FISHING LEAGUE WORLDWIDE

CONNECT

Featured Blogs : Scott Martin

Hydration and Nutrition – Keys to Success

Evinrude pro Scott Martin was happy to chomp on some Bridgford beef jerky for a little on-the-water nourishment. (Photo by Brian Lindberg)
08.Aug.2014 by Scott Martin

Editor’s Note: The writer's opinions and observations expressed here are his own, and do not necessarily reflect or represent the views, policies or positions of FLW.

Summer is in full bloom. I just got home after a short family vacation in the Florida Keys where we enjoyed some saltwater fishing. I also spent a few hot days on Lake Murray doing some scouting for the upcoming Forrest Wood Cup, which is less than a week away. I’m excited about this event and can’t wait to compete as I try to win a second Forrest Wood Cup, which would be really awesome.

When I look back at tournaments that I’ve done well in over the years, success has always boiled down to a couple of key moments – or even one key moment – throughout practice or during the event that helped me dial in. We can talk a lot about how to prepare with maps and how to prepare with certain types of lures and all the different things that you go through to ready yourself to win a tournament, but it’s those small, enlightening moments – a bait choice, a location choice – that often make the biggest difference.

So how do you improve your chances to take full advantage of such opportunities when they pop up? That’s what I want to talk about in this blog: the physical side of competing successfully in bass tournaments. It starts with staying properly hydrated, eating the right food and staying on a consistent exercise plan.

The last several years I’ve been exercising quite a bit – doing a lot of running, sit-ups and core exercises. Time in the gym has really helped me do well in tournaments because spending 12 to 14 hours a day standing on one leg with the other foot on the trolling motor and making thousands of casts can wear an angler out quickly. Not to mention, there’s a lot of physical and mental stress associated with the high-pressure environment of a major tournament and all the other elements thrown at you on the water. Having good physical health, good muscle tone and good stamina can keep you alert and sharp and help you maintain the peak of performance.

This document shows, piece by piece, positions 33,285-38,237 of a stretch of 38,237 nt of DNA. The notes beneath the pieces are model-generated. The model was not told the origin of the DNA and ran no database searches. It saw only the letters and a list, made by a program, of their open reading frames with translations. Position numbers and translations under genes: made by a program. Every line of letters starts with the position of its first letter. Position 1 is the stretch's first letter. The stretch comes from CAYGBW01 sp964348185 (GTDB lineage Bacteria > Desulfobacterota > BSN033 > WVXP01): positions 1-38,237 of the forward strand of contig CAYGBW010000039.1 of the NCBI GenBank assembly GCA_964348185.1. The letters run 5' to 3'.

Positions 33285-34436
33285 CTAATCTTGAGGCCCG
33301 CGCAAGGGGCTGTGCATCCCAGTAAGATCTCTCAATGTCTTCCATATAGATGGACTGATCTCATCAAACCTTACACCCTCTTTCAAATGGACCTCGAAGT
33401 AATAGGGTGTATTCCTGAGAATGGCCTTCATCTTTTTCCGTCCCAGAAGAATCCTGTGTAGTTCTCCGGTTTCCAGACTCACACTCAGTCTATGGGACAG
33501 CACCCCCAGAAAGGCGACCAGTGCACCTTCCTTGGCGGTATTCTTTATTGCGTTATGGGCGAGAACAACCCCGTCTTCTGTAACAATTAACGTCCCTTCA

Another key point is to stay properly hydrated and eat the right food on the road. It’s funny, but I actually lose weight when I’m on the road and gain weight when I go home. That’s because when I go home I relax with the family, and I seem to find myself tempted by the cookies and all the other things that I shouldn’t eat. When I’m on the road, I’m very regimented, and my typical day on or off the water starts with a little fruit in the morning and snacks that are high in protein throughout the day.

I love Bridgford beef jerky. Over the years I’ve eaten a lot of jerky, from different sources, and I can honestly say the Bridgford brand is awesome. It rocks! I’ll carry a bag or two of Bridgford jerky in the boat with me and chew on the high-protein snack throughout the day. It really helps me stay even. I don’t have those lulls or spikes in energy – often followed by lethargy – that you get from eating junk food such as crackers, cookies and sweets. Jerky is a great alternative.

For staying hydrated, I discovered a product earlier this year that honestly has helped me in so many different ways, whether I’m at the gym working out or on the water fishing. It’s called Sqwincher, a powdered mix that I add to any bottle of water for an electrolyte replacement. It’s not an energy drink. It’s not a bunch of crazy stuff. It’s just simply an electrolyte replacement, high in potassium. You need to replace those electrolytes. For me, Sqwincher is a lifesaver.

Another important tip is that I carry an extra 35-quart Engel cooler that’s full of ice and cold drinks. In addition to extra ice for myself, the cooler also provides extra ice for the fish in my Ranger livewell should I need it. During summertime events, extremely high water temperatures can be hazardous to the health of your catch, and having that extra ice in the boat can help you keep the water temperature in your livewell at a healthier level.

So how does all this make you successful on the water? It allows you to stay focused and stay enthused throughout the day. And that increases your chances of figuring out the little puzzles that always pop up, which can make a difference come tournament time.

Follow these simple tips, and I believe they’ll help you catch more fish and maybe even win a tournament. But more importantly, they can help keep you healthy for many years to come.

See you at Lake Murray for the championship.



BLOGS ENTRIES ::